ASHLEIGH GILLON: But you haven't decided if you would serve on a front bench if Kevin Rudd was [indistinct].
STEPHEN SMITH: Well there are a lot of hypothetical things that I don't put my mind to, and I don't put my mind to things which won't occur.
ASHLEIGH GILLON: The WA state election is due early next year before the federal poll. The Opposition Leader here in WA, Mark McGowan has effectively said Julia Gillard isn't welcome here to campaign with him in the lead up to the state election.
Do you agree she'd be better off staying away?
STEPHEN SMITH: Well firstly I haven't seen Mr McGowan say that, and I'd be, you know, and I would be surprised if any journalist was able to show me that quotation, that's the first point.
ASHLEIGH GILLON: Well I've got a quote here. I think it's a contest between State Labor. I wouldn't think there would be any federal involvement needed.
STEPHEN SMITH: Well he's making the very simple point which I have made over a long period of time - as a state government, Western Australian State Government staffer, as a state party official here, and as a Federal Member of Parliament, that the Australian community - whether they are West Australians or people from other states - are smart enough to work out the difference between state issues and federal issues.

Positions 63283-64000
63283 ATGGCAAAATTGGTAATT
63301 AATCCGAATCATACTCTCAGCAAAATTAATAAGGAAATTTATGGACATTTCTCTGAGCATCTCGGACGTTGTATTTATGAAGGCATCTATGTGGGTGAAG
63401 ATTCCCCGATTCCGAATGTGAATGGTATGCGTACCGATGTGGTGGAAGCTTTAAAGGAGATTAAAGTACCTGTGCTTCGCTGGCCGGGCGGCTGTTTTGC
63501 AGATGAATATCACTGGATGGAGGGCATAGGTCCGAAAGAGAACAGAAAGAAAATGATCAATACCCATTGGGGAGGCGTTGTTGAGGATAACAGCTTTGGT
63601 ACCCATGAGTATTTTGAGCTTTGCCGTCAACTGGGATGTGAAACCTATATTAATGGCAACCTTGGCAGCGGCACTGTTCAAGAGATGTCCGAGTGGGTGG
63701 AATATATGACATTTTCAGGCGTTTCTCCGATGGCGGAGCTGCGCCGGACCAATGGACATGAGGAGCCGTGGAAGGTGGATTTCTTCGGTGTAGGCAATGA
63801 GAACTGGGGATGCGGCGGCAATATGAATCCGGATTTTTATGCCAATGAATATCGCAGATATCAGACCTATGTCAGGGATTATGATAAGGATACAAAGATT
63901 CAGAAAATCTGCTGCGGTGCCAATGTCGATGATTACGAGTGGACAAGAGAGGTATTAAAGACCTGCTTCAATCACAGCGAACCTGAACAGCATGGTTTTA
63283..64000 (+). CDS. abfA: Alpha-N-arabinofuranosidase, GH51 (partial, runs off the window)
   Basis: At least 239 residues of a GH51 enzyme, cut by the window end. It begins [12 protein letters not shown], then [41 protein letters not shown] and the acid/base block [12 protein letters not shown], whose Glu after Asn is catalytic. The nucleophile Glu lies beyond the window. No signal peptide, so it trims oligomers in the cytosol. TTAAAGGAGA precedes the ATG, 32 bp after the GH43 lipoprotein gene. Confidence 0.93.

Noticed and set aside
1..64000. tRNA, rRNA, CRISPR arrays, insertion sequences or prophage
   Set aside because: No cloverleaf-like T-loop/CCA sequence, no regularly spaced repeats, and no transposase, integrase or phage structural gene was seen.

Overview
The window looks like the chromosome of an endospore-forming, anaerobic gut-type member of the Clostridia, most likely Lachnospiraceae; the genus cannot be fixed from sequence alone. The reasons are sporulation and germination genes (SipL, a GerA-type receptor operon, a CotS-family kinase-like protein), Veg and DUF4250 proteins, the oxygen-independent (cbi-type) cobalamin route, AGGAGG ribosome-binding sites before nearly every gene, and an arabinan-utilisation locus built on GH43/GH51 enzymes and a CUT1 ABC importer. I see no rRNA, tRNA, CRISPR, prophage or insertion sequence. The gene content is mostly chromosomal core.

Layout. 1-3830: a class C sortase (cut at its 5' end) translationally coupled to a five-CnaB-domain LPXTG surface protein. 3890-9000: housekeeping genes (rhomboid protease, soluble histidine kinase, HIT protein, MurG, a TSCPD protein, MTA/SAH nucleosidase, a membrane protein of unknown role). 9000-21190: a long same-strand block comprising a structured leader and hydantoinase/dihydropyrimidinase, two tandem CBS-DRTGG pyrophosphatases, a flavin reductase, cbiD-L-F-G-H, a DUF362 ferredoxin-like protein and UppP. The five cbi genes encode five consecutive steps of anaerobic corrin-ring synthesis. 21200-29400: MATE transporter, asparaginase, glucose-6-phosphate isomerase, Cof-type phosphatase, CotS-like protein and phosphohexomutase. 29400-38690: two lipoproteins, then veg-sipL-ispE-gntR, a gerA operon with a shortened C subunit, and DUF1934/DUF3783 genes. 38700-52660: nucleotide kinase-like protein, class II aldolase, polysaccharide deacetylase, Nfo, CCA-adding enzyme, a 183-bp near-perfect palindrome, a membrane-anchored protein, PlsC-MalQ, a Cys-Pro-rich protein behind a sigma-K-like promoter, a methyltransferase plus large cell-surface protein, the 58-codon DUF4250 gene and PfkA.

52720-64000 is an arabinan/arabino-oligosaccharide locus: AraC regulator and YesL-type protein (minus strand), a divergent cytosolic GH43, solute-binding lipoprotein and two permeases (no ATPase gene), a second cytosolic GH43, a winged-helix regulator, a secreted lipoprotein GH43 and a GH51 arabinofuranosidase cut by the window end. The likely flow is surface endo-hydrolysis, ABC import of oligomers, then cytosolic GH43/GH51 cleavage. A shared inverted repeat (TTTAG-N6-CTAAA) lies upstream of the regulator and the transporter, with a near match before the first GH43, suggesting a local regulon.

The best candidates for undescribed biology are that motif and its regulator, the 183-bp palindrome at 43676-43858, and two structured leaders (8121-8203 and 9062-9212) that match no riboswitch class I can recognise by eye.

So the Western Australian election here, next year, will be fought on state issues. And Mark McGowan is doing a very good job of putting Colin Barnett under pressure. And it'll be an interesting run up to the state election. And it'll be I think a very competitive election - Mark McGowan is and will continue to do in my view very well.
ASHLEIGH GILLON: We keep hearing that here in WA, Labor MPs at a state level would prefer a federal election sooner rather than later, they think that that would boost their own chances in a state election if Labor was cancelled out on a federal level. Is that-
STEPHEN SMITH: Well we have an election cycle. And the current election cycle sees a federal election in September/October/November of next year, and a fixed state election in March of next year. We deal with-
ASHLEIGH GILLON: So they should give up on that hope.
STEPHEN SMITH: Well, we deal with the cards as they're played. The state Parliament determined that there would be a fixed four year term, and the start of that fixed four year process would be a state election in March of next year. And I think WA Labor and Mark McGowan will be very competitive in that respect.
ASHLEIGH GILLON: Stephen Smith; thanks for your time.
STEPHEN SMITH: Thank you, thanks very much.